Cardinal Yu Bin came from Shuangcheng County of Jilin Province in Manchuria. He was born intelligent, with a stately appearance, regal bearing, and a mature demeanor. With his resolve to serve the nation and help the people, he joined the student demonstrations during the May 4th Movement to protest against totalitarianism, thus becoming a wanted renegade sought by the authorities. Taking refuge in a Catholic church, he was influenced by the Catholic priests, as the Chinese proverb says: “Those near red ink tend to turn red,” and became a devout Catholic. With his outstanding conduct and exceptional character, he was selected to become a priest who would spread the gospel. Having accumulated numerous merits and accomplishments, he was promoted to Cardinal of China. Afterwards, he served as the chancellor of the Fu-Jen University and devoted himself to education, sparing no energy in encouraging young people to pursue further studies abroad. As a contender for the papacy in Rome, he suffered setbacks due to jealousy and sadly passed away in Rome. It is truly regrettable that his lofty aims remained unrealized.
Today we are going to talk about Cardinal Yu. Cardinal Yu was a very extraordinary character in China. His head was as valuable as that of Chiang Kai-Shek. Back then the Communist party had put out a bounty of two hundred thousand silver dollars for Chiang Kai-Shek's head. Yu Bin's head was also worth two hundred thousand silver dollars. The life of one Catholic civilian was actually as valuable as that of the national leader. One can see how powerful his influence was.
His reputation in the international arena was not insignificant either. Back when the United States came to the aid of China, they did not give the money directly to Chiang Kai-Shek, but instead gave it to Yu Bin. His creditability was even better than that of the national leader; this I know. After Cardinal Yu received the American relief, he frequently discussed with General Li Yan-Wu the matter of handling the American assistance. Li Yan-Wu served as General Ma Zhan-Shan's advisor when he was in his twenties. He was young and talented. Although he didn't have much accomplishment in Manchuria, he was held in high regard by Yu Bin.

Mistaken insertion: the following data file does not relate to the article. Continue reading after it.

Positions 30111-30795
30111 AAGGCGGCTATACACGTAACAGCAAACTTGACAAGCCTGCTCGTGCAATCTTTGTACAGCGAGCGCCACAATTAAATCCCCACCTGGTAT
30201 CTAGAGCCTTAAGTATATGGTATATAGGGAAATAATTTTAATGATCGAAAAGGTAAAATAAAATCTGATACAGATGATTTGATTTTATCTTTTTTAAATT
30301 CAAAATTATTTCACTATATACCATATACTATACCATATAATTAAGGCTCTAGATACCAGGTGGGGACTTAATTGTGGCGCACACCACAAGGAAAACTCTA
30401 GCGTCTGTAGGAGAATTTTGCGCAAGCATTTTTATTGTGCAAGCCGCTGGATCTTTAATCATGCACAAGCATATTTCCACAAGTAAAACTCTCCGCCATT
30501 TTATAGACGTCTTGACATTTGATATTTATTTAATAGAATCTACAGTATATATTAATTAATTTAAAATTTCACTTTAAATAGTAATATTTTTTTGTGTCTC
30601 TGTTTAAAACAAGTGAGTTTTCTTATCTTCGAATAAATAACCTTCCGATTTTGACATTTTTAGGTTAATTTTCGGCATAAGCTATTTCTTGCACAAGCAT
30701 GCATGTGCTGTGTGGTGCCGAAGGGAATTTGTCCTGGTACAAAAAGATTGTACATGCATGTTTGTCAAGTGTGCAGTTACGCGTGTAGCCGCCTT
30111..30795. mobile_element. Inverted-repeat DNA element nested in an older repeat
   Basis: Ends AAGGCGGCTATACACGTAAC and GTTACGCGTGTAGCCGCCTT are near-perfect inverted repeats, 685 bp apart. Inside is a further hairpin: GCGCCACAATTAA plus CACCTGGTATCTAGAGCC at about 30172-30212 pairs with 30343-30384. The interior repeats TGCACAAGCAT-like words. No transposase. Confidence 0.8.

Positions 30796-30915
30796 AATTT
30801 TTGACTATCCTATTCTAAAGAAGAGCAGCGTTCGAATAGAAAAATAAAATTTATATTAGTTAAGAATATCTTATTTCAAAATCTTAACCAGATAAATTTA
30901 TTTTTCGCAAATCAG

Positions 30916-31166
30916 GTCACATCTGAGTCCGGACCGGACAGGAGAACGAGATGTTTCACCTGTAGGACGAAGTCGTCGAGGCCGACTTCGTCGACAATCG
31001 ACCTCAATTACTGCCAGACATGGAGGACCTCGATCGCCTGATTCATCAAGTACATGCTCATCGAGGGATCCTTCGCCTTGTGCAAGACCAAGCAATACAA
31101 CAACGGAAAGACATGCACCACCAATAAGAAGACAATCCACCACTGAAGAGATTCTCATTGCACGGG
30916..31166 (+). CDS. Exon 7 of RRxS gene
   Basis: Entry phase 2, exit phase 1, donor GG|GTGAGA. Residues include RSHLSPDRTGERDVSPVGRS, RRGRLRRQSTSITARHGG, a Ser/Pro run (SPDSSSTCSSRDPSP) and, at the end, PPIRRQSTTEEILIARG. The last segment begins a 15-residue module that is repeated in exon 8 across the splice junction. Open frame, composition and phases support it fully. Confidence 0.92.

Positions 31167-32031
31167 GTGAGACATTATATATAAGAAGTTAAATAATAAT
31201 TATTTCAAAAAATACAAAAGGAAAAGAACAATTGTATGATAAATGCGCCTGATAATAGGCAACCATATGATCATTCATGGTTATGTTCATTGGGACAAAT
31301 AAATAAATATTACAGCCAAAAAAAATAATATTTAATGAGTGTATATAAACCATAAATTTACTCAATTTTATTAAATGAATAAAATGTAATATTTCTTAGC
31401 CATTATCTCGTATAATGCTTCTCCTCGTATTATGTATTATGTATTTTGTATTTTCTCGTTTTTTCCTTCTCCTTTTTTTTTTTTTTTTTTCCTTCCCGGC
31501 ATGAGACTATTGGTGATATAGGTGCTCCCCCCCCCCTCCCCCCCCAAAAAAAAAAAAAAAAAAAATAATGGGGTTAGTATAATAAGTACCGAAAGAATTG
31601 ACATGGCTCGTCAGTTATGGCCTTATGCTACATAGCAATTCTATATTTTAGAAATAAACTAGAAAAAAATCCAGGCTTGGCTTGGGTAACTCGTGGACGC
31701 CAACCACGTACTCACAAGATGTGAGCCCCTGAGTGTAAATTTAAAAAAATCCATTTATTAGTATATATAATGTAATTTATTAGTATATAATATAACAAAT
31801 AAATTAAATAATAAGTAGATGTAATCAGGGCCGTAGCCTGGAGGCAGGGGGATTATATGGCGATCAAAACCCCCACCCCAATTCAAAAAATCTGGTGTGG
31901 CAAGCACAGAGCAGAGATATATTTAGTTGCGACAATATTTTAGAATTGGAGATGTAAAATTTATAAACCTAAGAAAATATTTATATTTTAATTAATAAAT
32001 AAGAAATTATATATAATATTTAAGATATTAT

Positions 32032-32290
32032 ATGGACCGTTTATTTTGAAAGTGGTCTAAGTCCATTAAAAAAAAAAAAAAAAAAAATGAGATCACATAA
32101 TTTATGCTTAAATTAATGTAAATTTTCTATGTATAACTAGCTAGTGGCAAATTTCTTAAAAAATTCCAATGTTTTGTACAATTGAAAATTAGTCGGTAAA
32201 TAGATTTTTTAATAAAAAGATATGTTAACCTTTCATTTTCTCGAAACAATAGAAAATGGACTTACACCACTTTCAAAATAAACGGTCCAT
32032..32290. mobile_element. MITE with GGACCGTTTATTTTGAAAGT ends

The first time I met Yu Bin in Taiwan was at the residence of Wang Guan-Wu. Although he was a Catholic priest and I was a Buddhist monk, we were both from Shuangcheng County of Jilin Province and thus had the connection of sharing the same hometown. Therefore, on that occasion of eating dumplings at the home of Wang Guan-Wu (now recuperating at the National Taiwan University Hospital at the age of ninety-two), he (Wang) invited Yu Bin as guest, as well various other compatriots from Shuangcheng. At that time there was a Catholic leader Zhao Zi-Yang (also known as Zhao Dong-Shu), not the current Zhao Zi-Yang, who also came the vicinity of Lalin, Shuangcheng County. So this was a meal with people from the same village.
The first time I saw Yu Bin, I said to him, “Cardinal Yu, let me say one thing to you that others dare not say. Furthermore, I don't care if you accept it or not; I still want to tell you. You should be a Catholic Buddhist.” Upon hearing this, he gave me a look of surprise, but did not utter a sound. I saw that he was still a bit perplexed, so I added, “You should be a Catholic Buddhist, and I must become a Buddhist Catholic. Let our phi losophies interconnect, and the world shall be free from warfare. What do you think?”
He thought for a bit, and said, “Right! Right! Let's make it so.” Later, he came to the Gold Mountain Monastery, and indeed courteously paid respect to the Buddha. He even went to the City of Ten Thousand Buddhas and stayed for a week.